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Sadie's final scene in This Is 40 pits her among a conglomerate of her conflicting parties Charlotte, Joseph, and Oliver, in her household's living room, treating them each to their first go at the Lost finale. Without the context of the bulk of the series at their disposal, the significance of Jack's drooping eyelids as he lies enlightened in that island brush — evading the dastardly fate of "dying alone" (a theme so fervently illustrated by the show) thanks to the doting company of the all-important character of Vincent the yellow lab — seems to fall short of their grasp, with Oliver especially vocalizing his wanting confusion. But Sadie's satisfaction this time around is palpable. All that the passengers of Flight 815 has was each other. And as Sadie now understands, all she has are the people in her life: her often grating but sincerely loving parents, her classmates and friends (even the Tom Petty-looking ones), her extended family (a community into which she is willing to welcome Oliver), and, creating the most touching relationship in the whole movie (especially to anyone who grew up with a sibling), her younger sister Charlotte. These people, more than anything else that might have distracted and corroded her throughout the movie, are what matter. And thanks to Lost, she learns with newfound drive to love and appreciate them. And this is a truth — the one certainty we might actually land upon in this vast, mysterious island series of our own — to which we should all adhere. After all, you know the old saying: we live together, or we die alone. [Photo Credit: Universal, ABC] 'This Is 40': Judd Apatow on Staying Relevant and P.T. Anderson's Love of 'Heavyweights' From 'This Is 40' to Hitchcock to 'Wolverine': A Brief History of Spin-off Movies Wait, Paul Rudd is Over 40? 16 Stars Who Don't Age - GALLERY You Might Also Like: 20 Hottest Bikini Bodies of 2012: Megan Fox and More! Honey Boo Boo vs. Kardashians: An Xmas Card Showdown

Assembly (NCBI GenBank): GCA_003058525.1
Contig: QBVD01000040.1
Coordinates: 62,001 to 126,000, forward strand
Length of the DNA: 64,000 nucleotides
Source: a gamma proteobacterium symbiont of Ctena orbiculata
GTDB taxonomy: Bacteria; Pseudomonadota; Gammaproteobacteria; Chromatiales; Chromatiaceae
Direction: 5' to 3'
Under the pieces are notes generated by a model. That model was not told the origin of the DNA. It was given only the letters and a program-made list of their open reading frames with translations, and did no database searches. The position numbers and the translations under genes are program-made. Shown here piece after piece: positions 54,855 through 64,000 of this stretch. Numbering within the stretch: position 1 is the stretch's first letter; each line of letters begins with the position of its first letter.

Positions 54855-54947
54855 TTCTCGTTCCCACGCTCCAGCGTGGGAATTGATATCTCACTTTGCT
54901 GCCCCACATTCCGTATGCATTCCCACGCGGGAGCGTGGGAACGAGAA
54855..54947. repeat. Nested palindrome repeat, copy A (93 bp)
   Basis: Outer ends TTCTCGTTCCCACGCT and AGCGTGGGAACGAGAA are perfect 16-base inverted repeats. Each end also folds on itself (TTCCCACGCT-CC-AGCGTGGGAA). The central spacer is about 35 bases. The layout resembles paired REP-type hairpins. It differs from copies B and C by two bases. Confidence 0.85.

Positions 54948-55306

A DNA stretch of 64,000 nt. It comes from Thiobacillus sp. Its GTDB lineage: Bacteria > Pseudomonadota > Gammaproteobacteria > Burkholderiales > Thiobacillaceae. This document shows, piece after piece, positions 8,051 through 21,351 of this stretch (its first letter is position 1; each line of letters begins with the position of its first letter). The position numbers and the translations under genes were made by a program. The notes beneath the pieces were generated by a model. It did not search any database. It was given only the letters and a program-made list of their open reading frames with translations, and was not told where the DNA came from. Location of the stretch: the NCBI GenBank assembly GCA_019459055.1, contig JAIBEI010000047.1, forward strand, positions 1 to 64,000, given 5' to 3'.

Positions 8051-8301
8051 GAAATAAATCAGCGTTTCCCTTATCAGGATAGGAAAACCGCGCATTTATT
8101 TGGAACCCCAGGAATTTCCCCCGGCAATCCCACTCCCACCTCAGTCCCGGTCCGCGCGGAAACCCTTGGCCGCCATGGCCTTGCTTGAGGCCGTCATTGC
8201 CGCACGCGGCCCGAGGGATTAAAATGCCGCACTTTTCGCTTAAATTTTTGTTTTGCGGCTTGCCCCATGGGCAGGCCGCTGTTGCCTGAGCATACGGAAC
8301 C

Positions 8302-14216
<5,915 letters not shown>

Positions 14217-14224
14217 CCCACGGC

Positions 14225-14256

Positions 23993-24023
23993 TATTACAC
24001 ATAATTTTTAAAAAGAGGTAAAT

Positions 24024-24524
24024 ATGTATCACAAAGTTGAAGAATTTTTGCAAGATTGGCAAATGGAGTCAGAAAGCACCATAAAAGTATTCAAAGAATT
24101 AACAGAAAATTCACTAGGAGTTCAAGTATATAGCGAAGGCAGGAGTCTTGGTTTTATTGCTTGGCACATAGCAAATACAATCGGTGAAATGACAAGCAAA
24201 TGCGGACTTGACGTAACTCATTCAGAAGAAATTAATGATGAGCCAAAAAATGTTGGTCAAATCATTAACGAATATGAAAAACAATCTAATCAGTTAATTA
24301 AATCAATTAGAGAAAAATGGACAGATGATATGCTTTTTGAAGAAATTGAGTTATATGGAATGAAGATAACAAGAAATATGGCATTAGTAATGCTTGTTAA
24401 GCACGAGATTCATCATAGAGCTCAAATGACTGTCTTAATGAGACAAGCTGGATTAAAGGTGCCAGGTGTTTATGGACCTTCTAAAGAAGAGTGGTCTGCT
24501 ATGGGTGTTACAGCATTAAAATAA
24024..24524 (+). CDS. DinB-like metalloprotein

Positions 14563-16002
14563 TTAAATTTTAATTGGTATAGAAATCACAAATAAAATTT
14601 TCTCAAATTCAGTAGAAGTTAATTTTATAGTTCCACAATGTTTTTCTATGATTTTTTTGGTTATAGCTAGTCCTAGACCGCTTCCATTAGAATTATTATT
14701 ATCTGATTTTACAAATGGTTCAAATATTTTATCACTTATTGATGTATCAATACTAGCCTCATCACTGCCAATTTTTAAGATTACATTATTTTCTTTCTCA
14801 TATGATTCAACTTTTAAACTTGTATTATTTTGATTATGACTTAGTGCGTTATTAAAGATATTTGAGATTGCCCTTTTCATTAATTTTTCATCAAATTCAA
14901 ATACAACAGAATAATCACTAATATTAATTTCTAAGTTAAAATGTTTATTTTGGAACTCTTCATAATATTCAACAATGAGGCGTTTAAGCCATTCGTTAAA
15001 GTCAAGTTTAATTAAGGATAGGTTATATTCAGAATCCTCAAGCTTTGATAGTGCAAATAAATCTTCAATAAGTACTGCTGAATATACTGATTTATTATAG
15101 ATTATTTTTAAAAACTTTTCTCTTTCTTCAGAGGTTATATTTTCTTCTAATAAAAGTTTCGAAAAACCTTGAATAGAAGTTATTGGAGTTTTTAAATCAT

Apatow's latest film is a family affair as it stars not only his wife, Leslie Mann, but their two daughters - Maude,15, and Iris,10 - who reprise their roles from the comedy's prequel Knocked Up.
The sequel was nerve-wracking for Apatow as he was terrified the youngsters would suddenly decide they hate acting and walk off set, leaving him high and dry.